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Sex is great. It’s a deep expression of how you feel about another person – and it feels good too. But, like everything, it has downsides. The closeness that makes sex so special for us means it’s also a great chance for bacteria and viruses to get out and infect new people. The figures on sexually transmitted infections (STIs) can make for some scary reading, but some simple precautions can keep you safe, healthy and loved-up.

Are STIs a big problem?

There are 25 different types of STI, including, but not only:

  • HIV – possibly the most scary STI, HIV (the human immunodeficiency virus) eventually destroys the body’s ability to fight off infections. Although this process can be slowed down by modern drugs, it is terminal
  • Chlamydia – Chlamydia is known as the ‘silent disease’ because in nearly three quarters of people, it presents no symptoms. It can be easily treated with antibiotics, but if it’s not it can cause infertility and all manner of nasty things. It’s estimate that 1 in 10 16-24 year olds are infected with Chlamydia.
  • Genital warts – Genital warts or herpes is the most common sexually transmitted infection in the UK. Warts can be removed in a variety of ways, although the virus that causes them cannot be.

But I trust my partner..


This is where the maths comes in. Most 14-16 year olds are not having sex. If they are having sex, it will be with one of their first partners. But there’s still a risk of catching an STI no matter how few people you have slept with.

Let’s say Alicia is seeing Bashir, who has only had sex twice, with two other people. She knows Bashir is sensible and only had sex with these people because he thought it was safe. But she has to trust that Bashir’s previous partner was also sensible with all her partners. If Alicia has unprotected sex with Bashir, she is relying on the good judgement, and good luck, of all his previous partners, his previous partners’ partners, and so on. If we assume that each person has had sex with only two other people, we can draw the situation like this:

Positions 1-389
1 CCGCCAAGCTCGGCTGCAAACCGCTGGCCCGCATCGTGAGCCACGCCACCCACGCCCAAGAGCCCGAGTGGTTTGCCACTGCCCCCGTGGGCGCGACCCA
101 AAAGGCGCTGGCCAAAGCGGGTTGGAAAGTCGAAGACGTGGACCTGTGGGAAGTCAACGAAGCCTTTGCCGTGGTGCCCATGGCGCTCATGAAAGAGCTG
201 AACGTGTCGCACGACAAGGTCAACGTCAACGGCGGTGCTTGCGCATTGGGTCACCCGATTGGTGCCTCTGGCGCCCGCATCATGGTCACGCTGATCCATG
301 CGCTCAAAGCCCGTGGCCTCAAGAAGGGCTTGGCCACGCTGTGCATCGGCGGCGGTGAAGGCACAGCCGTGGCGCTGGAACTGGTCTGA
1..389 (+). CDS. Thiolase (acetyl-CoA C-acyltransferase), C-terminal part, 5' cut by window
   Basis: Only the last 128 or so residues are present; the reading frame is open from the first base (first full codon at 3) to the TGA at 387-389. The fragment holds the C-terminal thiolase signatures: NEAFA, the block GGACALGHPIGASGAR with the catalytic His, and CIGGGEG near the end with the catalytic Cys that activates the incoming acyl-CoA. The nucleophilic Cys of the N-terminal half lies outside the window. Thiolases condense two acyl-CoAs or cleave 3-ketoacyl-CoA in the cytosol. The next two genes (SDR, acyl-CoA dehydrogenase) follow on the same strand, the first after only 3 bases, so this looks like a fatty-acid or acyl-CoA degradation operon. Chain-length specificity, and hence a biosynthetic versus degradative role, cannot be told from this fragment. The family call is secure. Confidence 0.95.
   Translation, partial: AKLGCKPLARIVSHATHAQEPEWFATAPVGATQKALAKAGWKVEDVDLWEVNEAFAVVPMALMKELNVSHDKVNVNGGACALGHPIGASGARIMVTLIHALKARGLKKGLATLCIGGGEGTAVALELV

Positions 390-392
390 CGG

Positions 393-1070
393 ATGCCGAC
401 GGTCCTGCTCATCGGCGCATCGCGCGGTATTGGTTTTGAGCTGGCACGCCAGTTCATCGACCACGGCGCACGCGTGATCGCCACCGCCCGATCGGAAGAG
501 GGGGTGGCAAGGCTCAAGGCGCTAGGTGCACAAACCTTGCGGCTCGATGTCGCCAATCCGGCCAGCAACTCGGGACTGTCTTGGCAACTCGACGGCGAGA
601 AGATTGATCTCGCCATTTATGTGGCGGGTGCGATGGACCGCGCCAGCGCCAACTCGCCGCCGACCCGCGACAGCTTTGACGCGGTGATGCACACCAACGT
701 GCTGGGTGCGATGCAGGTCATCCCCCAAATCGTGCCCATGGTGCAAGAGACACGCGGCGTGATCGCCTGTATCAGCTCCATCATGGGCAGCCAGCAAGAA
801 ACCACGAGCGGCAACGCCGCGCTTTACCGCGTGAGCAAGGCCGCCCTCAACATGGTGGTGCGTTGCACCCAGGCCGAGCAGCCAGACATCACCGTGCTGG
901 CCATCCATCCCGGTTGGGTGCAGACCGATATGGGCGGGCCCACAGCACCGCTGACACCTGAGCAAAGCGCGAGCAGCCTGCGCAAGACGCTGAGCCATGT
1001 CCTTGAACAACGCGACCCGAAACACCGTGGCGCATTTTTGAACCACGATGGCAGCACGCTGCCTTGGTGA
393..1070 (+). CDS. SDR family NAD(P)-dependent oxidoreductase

STIS graph

This shows that Bashir has two connections, they each have two other connections, and in the end Alicia is trusting her health to 4 people she doesn’t know! And that’s just going back two stages – for every stage you go back the number of people who could be infected doubles.

STIS Table

This pattern of doubling carries on until the people at the ‘branches’ of the ‘tree’ are all virgins. This is indicated by the variable x in the chart. x will vary for different people, but if it’s anything bigger than zero Alicia is running a risk! Also, bear in mind we’re just using 2 as a rough figure here. Not everyone is honest about their number of previous partners…

However, it’s not all bad. At this age 70% of teenagers report using a condom, so Alicia only needs to worry about the sexual health of 30% of Bashir’s indirect partners: she’s only relying on 30% of those 2x people to have been lucky.

What can I do?

CondomsIf used properly condoms and dental dams (the equivalent protection for oral sex on women) are 99% effective at preventing the transmission of STIs. They are available free from a sexual health clinic, who will guarantee your anonymity. They can also advise you on other types of contraception and check you for STIs if you are worried.

However, if you want to be sure of being safe, use a condom every time you engage in sexual activity. Then the only people involved in your sexual relationship are you and your partner.

Please be advised that the legal age of consent in the UK is 16 years of age.